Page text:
- System: Android, iOS
- Publisher: uBeeJoy
- Developer: uBeeJoy
- Release Date: Sept 20, 2018
- Rating: E for Everyone
- Genre: SRPG
- Players: 1 (Online 2 players)
- Official Website: http://cybercellflux.ubeejoy.com/
Who it Caters to
What to Expect
CyberCell: Flux is a pretty simple game to explain to most. Players enter a technology driven world where war has begun due to two different sides having been given two very different looks on life. Thus, each side has begun to unleash war and you’re aim is to survive by any means necessary. CyberCell: Flux stops being common here though as once you begin the game you understand there’s a bit of uniqueness to this otherwise simple SRPG set up.
Players aim for one thing in battle: to take down the enemy’s health bar on two opposing sides. In order to achieve this, players place colored squares onto a grid-like map and fuse three or more together to summon different units. Units themselves range from several classes such as marksman, assassins and guardians—with variants that can be created through larger fusions but more on that in a minute—all of which serve vital purposes in battle. However, summoning units doesn’t mean they can’t be used in ways against you ironically. CyberCell: Flux has some neat tricks up its sleeves and we’ll dive into that starting now.
When you summon a unit—of which each represents a color—these units can be fused together to create more powerful ones for yourself or equally help an enemy create a super strong ally for themselves. To better explain, imagine you have two yellow units—assassins, in this case—and the enemy summons another yellow unit. If these units all are within a block of each other, they will be fused into the enemy’s unit thus causing you to lose your summoned warrior and be left defenseless or one unit weaker. CyberCell: Flux often makes players really think about placement and when to summon as the wrong move can cause a battle to change in the blink of an eye. This style of gameplay makes every battle in CyberCell: Flux feeling fresh and constantly engaging even when you might be up against only an AI rather than a real player. Though we will say CyberCell: Flux shines when you’re playing against a fellow human as battles tend to last longer and more often are truly intense.
Units themselves in CyberCell: Flux are pretty cool, too. Rather than have hundreds of types of units, CyberCell: Flux focuses on classes of only a handful but each can be upgraded mid battle by fusing cards together or unlocking new variants as you play the game. It’s important to also learn how each unit works to really survive engagements and not find a quick loss due to poor unit choice. Assassins—for example—are reliant on moving through the enemy’s field but equally, are susceptible to being used as summon material or fused to two other enemies of the same color. Marksman can be great for long range damage but are stuck to one position and can be blocked by both guardians—the defensive tanks of the game—or other units. CyberCell: Flux has a bit of a learning curve that isn’t fully realized in the tutorial missions—which is why we recommend playing the story mode before diving too far into the challenge mode—but once you begin to understand, CyberCell: Flux becomes a truly awesome experience.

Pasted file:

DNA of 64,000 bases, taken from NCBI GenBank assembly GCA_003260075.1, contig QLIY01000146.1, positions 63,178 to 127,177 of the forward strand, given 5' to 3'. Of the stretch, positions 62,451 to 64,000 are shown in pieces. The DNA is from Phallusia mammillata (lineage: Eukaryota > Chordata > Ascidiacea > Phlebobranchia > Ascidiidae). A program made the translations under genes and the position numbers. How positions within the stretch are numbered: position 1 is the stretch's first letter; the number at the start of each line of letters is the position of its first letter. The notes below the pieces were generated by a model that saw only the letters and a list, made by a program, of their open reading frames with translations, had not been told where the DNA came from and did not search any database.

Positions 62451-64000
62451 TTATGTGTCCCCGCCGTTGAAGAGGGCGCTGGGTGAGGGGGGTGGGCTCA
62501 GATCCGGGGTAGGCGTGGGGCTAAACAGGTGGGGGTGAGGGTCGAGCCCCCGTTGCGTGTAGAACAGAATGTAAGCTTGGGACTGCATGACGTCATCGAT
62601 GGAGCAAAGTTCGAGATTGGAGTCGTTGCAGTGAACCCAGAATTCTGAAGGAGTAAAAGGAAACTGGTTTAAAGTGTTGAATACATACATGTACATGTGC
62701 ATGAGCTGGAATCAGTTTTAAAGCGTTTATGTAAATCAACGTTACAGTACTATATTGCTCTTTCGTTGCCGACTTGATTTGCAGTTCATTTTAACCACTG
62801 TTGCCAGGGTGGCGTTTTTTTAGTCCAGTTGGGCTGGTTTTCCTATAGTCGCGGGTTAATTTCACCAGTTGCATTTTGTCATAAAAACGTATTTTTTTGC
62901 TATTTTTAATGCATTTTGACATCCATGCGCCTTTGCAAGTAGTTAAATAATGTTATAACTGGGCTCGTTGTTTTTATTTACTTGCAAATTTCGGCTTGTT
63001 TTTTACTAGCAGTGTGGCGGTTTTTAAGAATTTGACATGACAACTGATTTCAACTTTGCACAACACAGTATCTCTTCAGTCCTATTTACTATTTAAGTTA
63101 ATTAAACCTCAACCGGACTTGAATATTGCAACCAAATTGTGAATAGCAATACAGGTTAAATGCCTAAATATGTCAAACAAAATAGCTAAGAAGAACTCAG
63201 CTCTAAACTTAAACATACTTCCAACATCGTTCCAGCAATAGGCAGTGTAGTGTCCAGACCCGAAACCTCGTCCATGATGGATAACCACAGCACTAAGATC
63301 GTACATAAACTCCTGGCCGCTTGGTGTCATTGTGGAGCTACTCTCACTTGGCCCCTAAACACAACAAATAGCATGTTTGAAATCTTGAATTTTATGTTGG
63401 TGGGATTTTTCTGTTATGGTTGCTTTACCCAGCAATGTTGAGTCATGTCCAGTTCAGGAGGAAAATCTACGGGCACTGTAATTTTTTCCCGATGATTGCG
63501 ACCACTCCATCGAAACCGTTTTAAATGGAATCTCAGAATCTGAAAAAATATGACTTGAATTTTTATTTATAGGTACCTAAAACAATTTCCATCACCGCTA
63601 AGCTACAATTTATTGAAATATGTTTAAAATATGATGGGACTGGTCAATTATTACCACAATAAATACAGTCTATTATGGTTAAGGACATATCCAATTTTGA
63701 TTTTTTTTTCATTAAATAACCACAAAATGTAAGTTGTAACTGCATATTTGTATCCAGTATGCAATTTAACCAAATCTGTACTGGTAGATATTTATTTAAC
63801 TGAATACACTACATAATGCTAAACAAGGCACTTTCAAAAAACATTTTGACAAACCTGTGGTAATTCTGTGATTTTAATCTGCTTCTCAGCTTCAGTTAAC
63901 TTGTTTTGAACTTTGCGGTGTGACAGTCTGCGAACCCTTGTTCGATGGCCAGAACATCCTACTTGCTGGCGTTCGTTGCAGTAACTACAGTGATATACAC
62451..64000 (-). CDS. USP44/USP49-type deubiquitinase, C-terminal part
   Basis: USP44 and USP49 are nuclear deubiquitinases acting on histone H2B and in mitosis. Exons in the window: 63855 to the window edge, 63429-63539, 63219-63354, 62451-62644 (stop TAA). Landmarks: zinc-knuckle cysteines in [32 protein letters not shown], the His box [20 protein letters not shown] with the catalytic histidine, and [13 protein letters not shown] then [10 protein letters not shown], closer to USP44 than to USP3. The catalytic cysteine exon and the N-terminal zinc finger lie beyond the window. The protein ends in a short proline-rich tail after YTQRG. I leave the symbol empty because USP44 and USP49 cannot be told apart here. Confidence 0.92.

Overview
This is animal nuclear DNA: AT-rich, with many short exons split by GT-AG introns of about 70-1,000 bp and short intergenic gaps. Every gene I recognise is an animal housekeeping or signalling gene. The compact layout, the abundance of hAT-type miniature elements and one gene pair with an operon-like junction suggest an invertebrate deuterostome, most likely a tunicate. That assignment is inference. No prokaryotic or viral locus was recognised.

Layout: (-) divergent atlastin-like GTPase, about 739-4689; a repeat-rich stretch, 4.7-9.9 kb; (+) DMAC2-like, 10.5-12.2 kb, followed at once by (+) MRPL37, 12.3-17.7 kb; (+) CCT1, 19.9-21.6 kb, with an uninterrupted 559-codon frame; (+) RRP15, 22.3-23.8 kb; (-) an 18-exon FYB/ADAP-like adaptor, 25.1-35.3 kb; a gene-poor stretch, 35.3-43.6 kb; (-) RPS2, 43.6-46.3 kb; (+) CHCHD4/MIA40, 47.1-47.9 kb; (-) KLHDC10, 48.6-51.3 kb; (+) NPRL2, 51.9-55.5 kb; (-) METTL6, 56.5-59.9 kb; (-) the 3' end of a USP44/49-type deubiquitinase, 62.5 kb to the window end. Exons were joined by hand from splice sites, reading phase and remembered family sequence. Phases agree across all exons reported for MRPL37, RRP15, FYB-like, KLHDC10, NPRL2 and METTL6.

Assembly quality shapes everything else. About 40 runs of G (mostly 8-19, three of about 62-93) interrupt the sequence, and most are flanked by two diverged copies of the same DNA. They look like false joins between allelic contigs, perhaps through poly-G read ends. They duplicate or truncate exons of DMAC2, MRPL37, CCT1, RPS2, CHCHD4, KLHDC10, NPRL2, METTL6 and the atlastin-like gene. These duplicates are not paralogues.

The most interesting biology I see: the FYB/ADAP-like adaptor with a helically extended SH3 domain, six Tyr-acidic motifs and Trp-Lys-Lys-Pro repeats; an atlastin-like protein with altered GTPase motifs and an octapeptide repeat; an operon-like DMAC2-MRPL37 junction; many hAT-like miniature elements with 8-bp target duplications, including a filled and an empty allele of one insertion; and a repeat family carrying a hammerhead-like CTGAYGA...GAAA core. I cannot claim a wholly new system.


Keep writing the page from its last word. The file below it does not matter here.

Graphically and musically, CyberCell: Flux is pretty solid. While battles won’t have tons of characters on screen or sprites often showing—which we think works in the favor of a more focused experience—cutscenes and some visual effects show off some rather slick character designs with a lot of cool anime-like themes. The music though is where CyberCell: Flux really shines. We loved the electronica themed music in CyberCell: Flux and often it paired with battles perfectly. We do wish there was some voice acting but we understand that voice actors don’t come cheap and CyberCell: Flux does the best it can with what it has.
Lastly, let’s return to the different modes of play you’ll find in CyberCell: Flux. There are three modes to enjoy such as story mode, challenge mode and multiplayer. Story mode is self-explanatory, you’ll use predetermined units—so no using your own characters—to engage in fights that progress a rather cool story along. There are currently 5 chapters available to play with more coming as CyberCell: Flux states. Challenge mode is simple enough too with your created team going through various battles that increase in difficulty and occasionally provide handicaps or special rules that make for some rather interesting fights. Then there’s multiplayer where CyberCell: Flux truly rocks as players rank up as they beat other real players and must deal with luck and strategy in perfect unison. Multiplayer mode is where we think CyberCell: Flux will get the most play time, but we’re digging the story mode as well and wondering what will happen to the princess and her motley crew as they try to survive against the renegades.
Honey's Gameplay Consensus:
- Tactful SRPG elements that make no battle feel too far gone or too easy
- Simple designs that keep battles from being overly cluttered with character art or other distractions
- Great music that fits CyberCell: Flux’s themes
- Multiplayer really tests your skills
- Free to play
- Battles can sometimes come down to sheer luck
- Definitely will take several games to understand all the little complexities in CyberCell: Flux